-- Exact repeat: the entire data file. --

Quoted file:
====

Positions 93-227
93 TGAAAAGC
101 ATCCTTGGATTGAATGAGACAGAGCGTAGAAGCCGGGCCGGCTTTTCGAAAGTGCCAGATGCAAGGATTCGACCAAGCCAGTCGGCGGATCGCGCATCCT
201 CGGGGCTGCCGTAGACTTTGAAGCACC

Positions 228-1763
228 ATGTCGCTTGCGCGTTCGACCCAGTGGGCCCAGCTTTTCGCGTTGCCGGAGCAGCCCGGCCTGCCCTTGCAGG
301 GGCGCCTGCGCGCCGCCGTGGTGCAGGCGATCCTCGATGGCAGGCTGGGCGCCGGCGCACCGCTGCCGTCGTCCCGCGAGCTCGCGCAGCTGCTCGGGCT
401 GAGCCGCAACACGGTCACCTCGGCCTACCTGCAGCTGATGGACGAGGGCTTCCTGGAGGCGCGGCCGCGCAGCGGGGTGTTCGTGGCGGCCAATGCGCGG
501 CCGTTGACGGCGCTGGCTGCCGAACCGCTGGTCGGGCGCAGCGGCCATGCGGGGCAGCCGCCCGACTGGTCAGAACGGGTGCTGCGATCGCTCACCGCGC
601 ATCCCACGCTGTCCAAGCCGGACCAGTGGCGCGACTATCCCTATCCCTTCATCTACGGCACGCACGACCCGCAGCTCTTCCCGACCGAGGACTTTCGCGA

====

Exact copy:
Positions 93-227
93 TGAAAAGC
101 ATCCTTGGATTGAATGAGACAGAGCGTAGAAGCCGGGCCGGCTTTTCGAAAGTGCCAGATGCAAGGATTCGACCAAGCCAGTCGGCGGATCGCGCATCCT
201 CGGGGCTGCCGTAGACTTTGAAGCACC

Positions 228-1763
228 ATGTCGCTTGCGCGTTCGACCCAGTGGGCCCAGCTTTTCGCGTTGCCGGAGCAGCCCGGCCTGCCCTTGCAGG
301 GGCGCCTGCGCGCCGCCGTGGTGCAGGCGATCCTCGATGGCAGGCTGGGCGCCGGCGCACCGCTGCCGTCGTCCCGCGAGCTCGCGCAGCTGCTCGGGCT
401 GAGCCGCAACACGGTCACCTCGGCCTACCTGCAGCTGATGGACGAGGGCTTCCTGGAGGCGCGGCCGCGCAGCGGGGTGTTCGTGGCGGCCAATGCGCGG
501 CCGTTGACGGCGCTGGCTGCCGAACCGCTGGTCGGGCGCAGCGGCCATGCGGGGCAGCCGCCCGACTGGTCAGAACGGGTGCTGCGATCGCTCACCGCGC
601 ATCCCACGCTGTCCAAGCCGGACCAGTGGCGCGACTATCCCTATCCCTTCATCTACGGCACGCACGACCCGCAGCTCTTCCCGACCGAGGACTTTCGCGA